TO BE LEAFED OUT OVERGROWN

The use of Metaphor is for many designers a strategy for poetic imagination. It is used to create visual magic in a meaningful manner, which can aid to alter or re-design an object into a masterpiece.Audience align their mental ideas of the world and are able to sense a deeper connection with the information shared with them heightening their understanding.

This can be shown through Japanese designer Yasuhiro Suzuki who graduated from Tokyo Zokei university. His works focus on using unexpected everyday discovery which sensitizes us. In his piece ‘Cabbage bowls‘ he metaphorically redesigns the convectional paper bowl through likening them to cabbage leaves , peeling away the mundane ‘everyday’ object into a new more valuable creation.The bowl is created directly from a real cabbage. A mold is made in white paper clay on the leaves and once dry it is peeled off leaving an identical imprint. Each leaf becomes a ‘dish’ and when restacked makes a head of the cabbage again. This sensitivity and detail to both the design and functionality is what alters it into an object of more value.

Cabbage_Bowl_by_Yasuhiro_Suzuki_03 In ‘ cabbage bowls’ the multiple layers of similarly between the cabbage and the bowl  allows for a cleaver connection in producing an innovative design. Much like the paper bowl is able to contain and store the curved bowl shape of a cabbage leaf also reflets this idea. Through using a thicker material , it allows for more permanence than a cabbage leaf. As the object is still designed to be disposable, one may be less inclined to ‘waste’ due to the added value and embedded beauty. So Something which still functions the same as paper bowls, is escalated to hold more worth due to the intricacy of its beauty. Another metaphorical layer between the cabbage bowl and paper bowls is the use of ‘stacking’. Much like paper plates are able to stack into a single unit and snap off when needed, Suzuki’s cabbage bowls too are able to be stacked into a single unit, with each leaf to be peeled or ‘snapped off’ when needed. Through this Suzuki reflects how Metaphors can be used in designs as a strategy for poetic magic and innovation. Users are able to sense a deeper connection with their world and have a more sensitized experience. Furthermore the use of white aids in creating a muted, not overly extreme piece, to create a feeling of peacefulness drawing a response forms the viewer. Kenya Hara stated in ‘ Design boom’ on viewing Cabbage bowls that ‘white’ is not solely a color but a design concept. “… We cannot look for white; we need to search instead for a way of feeling that will sense white. We will become able to understand words like ‘tranquility,’ or ‘emptiness,’ and discern the meanings dormant within them.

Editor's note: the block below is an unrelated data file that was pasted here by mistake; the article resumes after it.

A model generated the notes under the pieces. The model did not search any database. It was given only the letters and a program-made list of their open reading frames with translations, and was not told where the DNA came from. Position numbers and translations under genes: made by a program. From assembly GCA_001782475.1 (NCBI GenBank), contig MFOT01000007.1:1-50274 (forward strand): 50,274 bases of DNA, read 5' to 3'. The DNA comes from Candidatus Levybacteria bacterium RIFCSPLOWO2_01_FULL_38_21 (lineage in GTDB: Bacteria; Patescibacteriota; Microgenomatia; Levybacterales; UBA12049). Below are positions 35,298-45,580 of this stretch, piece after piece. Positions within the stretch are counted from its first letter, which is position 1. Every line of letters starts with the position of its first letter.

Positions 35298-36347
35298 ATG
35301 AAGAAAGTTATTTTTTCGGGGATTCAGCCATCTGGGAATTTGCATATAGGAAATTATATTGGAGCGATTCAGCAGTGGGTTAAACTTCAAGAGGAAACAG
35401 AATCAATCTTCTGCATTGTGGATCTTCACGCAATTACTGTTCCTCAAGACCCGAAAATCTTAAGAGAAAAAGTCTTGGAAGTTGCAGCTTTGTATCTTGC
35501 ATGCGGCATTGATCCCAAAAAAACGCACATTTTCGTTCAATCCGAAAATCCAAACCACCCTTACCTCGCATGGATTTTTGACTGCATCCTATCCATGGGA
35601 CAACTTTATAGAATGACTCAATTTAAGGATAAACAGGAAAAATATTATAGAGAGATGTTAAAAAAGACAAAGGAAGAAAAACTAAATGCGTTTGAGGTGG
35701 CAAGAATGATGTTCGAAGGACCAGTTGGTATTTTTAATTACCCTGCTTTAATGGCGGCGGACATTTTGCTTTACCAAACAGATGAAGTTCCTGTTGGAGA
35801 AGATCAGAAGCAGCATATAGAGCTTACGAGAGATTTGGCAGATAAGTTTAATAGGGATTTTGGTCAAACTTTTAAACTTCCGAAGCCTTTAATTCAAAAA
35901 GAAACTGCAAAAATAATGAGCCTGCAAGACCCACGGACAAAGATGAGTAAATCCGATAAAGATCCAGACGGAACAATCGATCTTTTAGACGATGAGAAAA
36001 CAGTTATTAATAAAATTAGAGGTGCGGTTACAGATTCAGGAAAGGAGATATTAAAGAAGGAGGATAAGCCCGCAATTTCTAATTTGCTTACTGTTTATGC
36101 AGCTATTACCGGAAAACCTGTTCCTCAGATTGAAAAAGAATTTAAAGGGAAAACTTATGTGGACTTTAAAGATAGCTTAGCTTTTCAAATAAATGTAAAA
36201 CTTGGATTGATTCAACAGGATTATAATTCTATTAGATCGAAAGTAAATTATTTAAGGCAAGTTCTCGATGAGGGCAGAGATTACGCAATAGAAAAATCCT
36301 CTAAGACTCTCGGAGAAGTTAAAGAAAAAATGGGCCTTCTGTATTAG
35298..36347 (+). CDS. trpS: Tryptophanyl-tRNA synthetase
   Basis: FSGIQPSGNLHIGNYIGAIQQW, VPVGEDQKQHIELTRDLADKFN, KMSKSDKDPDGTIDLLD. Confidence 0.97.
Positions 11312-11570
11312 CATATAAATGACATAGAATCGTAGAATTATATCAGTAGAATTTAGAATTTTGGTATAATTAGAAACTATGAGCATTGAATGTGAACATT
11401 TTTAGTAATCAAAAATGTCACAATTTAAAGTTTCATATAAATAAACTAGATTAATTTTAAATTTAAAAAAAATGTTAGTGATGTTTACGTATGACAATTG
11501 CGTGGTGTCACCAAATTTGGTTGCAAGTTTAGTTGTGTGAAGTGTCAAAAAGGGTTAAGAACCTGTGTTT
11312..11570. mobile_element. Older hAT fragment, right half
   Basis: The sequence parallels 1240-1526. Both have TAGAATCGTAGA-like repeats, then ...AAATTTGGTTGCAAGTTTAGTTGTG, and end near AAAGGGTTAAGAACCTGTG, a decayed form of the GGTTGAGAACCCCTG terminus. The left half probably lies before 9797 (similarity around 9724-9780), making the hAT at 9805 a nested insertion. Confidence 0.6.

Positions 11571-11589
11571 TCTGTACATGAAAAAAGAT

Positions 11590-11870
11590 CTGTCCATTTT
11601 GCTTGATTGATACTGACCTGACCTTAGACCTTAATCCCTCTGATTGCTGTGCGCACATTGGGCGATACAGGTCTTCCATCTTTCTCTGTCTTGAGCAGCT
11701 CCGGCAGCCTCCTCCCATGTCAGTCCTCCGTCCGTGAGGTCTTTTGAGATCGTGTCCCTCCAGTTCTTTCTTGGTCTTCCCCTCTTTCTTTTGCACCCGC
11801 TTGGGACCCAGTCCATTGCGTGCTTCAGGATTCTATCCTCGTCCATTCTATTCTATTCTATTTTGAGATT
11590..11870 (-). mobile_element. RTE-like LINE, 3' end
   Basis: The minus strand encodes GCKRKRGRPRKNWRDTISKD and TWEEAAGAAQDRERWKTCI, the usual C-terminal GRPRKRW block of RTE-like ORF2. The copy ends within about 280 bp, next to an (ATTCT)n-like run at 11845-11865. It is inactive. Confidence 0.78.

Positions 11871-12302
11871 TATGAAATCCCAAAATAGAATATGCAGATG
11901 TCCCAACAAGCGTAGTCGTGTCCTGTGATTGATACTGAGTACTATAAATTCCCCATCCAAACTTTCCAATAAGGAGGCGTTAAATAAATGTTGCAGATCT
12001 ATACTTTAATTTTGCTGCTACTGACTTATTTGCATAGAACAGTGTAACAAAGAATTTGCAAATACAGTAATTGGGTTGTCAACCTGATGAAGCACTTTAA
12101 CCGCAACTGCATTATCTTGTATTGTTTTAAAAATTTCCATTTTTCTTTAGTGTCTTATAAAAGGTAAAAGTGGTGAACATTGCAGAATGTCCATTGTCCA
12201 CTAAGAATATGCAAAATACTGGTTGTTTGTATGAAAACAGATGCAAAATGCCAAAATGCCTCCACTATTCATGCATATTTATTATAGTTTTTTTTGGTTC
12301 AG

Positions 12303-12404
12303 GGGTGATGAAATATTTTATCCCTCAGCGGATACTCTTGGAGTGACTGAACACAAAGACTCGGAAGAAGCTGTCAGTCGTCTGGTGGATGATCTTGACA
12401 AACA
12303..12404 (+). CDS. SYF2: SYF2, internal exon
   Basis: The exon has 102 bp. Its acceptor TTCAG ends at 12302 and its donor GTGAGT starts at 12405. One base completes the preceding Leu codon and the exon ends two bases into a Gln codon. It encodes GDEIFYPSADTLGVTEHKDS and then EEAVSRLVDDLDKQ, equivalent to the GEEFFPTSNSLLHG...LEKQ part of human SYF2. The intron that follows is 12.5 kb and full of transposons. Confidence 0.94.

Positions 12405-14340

” Through this we can see how the colour ‘white’ can allow viewers to further re-evaluate and seek for a deeper connection with the meaning of the work. Each person might view the object in a different way according to their own experiences and perceptions. Other notions of white include purity and  innocence. In the image below this idea is shown. The use of white on white in hand with  the positioning of the leaves creates them to appear ‘holy’ ‘pure’ and in a spiritual state. This reflect the pureness of form and  how the shape of the  leaf was left ‘untouched’ Cabbage_Bowl_by_Yasuhiro_Suzuki_04 In contrast this work may appear sterile and empty. The open structure of the cabbage reflect its ’emptiness’ and perhaps leaves it up to the viewer to fill it with meaning, sensitising the users experience. Further reading Unfolded: Paper in Design, Art, Architecture and Industry By Petra Schmidt, Nicola Stattmann Blinking And Flapping – Yasuhiro Suzuki

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